When I lent my services to a collegue who was working on a film about 12 years ago, I was introduced to the world of cnc. I remember watching this huge machining centre milling out a slab of mdf and turning it into a fantastic set of gears. I knew that it would have taken me hours to achieve the same thing with traditional power tools. I decided then that I would invest in a cnc router for my own business Oxenham Design. At that time I could turn on a computer, but even to check email seemed like a crazy set of operations. I persevered and learned every piece of relevant software I could get my hands on. I am now fortunate enough to be using Vectric's ASPIRE software, and Techno cnc routers, which has helped us to create some amazing projects, both in part, or in full. I thought that this blog would be a great place to share "behind the scenes" adventures with the software, materials and equipment we use, as well as the projects we build.

Tuesday, 1 April 2014

Cutting water on the Router!

Our next, short run gig, is a small job for an associate I used to work with years ago on Zoom.
He has an install in a museum in Japan I believe.

Basically he just needs 3, 18"X18" sections of clear plastic that will represent the waters surface in a display.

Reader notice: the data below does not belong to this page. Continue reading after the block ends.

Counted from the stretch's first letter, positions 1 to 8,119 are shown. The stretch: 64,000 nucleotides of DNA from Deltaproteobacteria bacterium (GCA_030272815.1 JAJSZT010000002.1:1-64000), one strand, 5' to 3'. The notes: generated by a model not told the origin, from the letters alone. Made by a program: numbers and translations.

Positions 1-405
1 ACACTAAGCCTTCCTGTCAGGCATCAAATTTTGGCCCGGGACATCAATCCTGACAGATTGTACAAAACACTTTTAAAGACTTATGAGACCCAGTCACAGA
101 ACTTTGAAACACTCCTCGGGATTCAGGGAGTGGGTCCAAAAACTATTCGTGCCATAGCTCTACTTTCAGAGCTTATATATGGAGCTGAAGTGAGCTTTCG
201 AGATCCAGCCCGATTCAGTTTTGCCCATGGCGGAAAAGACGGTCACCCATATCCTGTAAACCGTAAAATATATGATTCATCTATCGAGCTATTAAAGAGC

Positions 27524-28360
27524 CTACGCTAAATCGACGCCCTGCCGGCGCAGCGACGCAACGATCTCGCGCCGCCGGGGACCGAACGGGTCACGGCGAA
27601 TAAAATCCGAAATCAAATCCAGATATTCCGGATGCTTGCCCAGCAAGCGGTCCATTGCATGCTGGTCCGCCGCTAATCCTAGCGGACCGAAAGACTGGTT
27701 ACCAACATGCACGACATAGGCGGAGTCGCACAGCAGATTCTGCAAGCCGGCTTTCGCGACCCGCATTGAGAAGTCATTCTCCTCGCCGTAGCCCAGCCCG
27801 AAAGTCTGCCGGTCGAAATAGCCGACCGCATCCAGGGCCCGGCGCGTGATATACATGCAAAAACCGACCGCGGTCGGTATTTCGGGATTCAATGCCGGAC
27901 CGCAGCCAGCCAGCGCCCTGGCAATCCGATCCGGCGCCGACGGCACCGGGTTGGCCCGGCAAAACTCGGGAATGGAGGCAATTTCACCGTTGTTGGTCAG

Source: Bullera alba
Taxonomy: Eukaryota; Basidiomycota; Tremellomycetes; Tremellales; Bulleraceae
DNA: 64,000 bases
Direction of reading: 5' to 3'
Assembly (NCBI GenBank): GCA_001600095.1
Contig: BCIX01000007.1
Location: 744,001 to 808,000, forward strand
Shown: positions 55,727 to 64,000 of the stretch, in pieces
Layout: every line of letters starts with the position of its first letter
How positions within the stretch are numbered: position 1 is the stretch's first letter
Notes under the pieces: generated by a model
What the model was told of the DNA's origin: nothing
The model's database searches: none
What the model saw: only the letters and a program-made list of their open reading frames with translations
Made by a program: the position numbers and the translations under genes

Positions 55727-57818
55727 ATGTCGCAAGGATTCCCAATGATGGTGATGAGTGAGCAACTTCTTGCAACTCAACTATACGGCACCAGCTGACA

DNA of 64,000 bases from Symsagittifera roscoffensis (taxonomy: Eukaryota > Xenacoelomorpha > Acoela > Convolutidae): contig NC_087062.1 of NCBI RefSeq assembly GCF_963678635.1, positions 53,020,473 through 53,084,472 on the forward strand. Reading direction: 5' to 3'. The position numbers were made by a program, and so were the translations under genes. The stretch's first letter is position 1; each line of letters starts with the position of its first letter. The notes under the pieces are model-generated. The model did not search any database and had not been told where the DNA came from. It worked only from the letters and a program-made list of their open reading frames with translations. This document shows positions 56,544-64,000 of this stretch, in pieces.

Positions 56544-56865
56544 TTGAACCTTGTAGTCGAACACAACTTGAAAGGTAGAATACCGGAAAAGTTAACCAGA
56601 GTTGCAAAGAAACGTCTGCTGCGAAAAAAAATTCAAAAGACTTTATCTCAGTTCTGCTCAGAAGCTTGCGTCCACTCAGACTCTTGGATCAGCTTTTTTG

This will be vac-formed for sure, and MDF fits the bill perfectly!

The water surface is a total of .4" from peak to valley, but I'm going to machine from 2 layers of 3/4" MDF to discourage any warping that would occur at a smaller thickness. 100 lbs of weight, and some clamps to prevent sliding, was all it took to get my slab.

The file was supplied to us, and we cut it in under 20 minutes with a 1/2" ballnose cutter.
A couple of light coats of water based urethane was used to stop the MDF furries from rearing their ugly little heads, followed by a quick sanding. The mold was made oversized, and will get put back on our Techno to trim the pull to the right size.
We have been using a "new to us" primer, that I absolutely love! It's a polyester primer, that gets catalyzed with fiberglass resin hardener. Smells terrible, and you MUST use a respirator when spraying it. But man-O-man, I love this stuff! Sprays on nice and thick, covers small seams, and is sand-able in less than an hour! I sprayed around 300ml onto the surface so it would be nice and thick, and eliminate any tooling marks. The whole thing was then finish sanded, and buffed with wax.

I picked up the .125" PET-G that were going to use, so were ready to pull first thing in the AM. We don't have to do any scenic to the panels either, the client will do that part.

I'll do a test pull tomorrow morning, just to make sure I don't need any suction holes drilled through the low spots. But I think it'll be good!


  1. Thanks for the update. It's looking good.

    1. what?! Who's this?!...........Mom...................?

  2. Hi Jamie. What ratio do you mix the polyester primer and fiberglass resin using?

    1. Hey Mal!
      It's actually a product called Slick Sand. It's a cross between Bondo and fiberglass resin, so it's got the consistency of latex house paint. The gallon comes with 4 tubes of hardener, so 1 tube per litre approximately. I mix it a bit hot, cause it would suck if it didn't harden :)

  3. Thanks Jamie. Just soaking up info.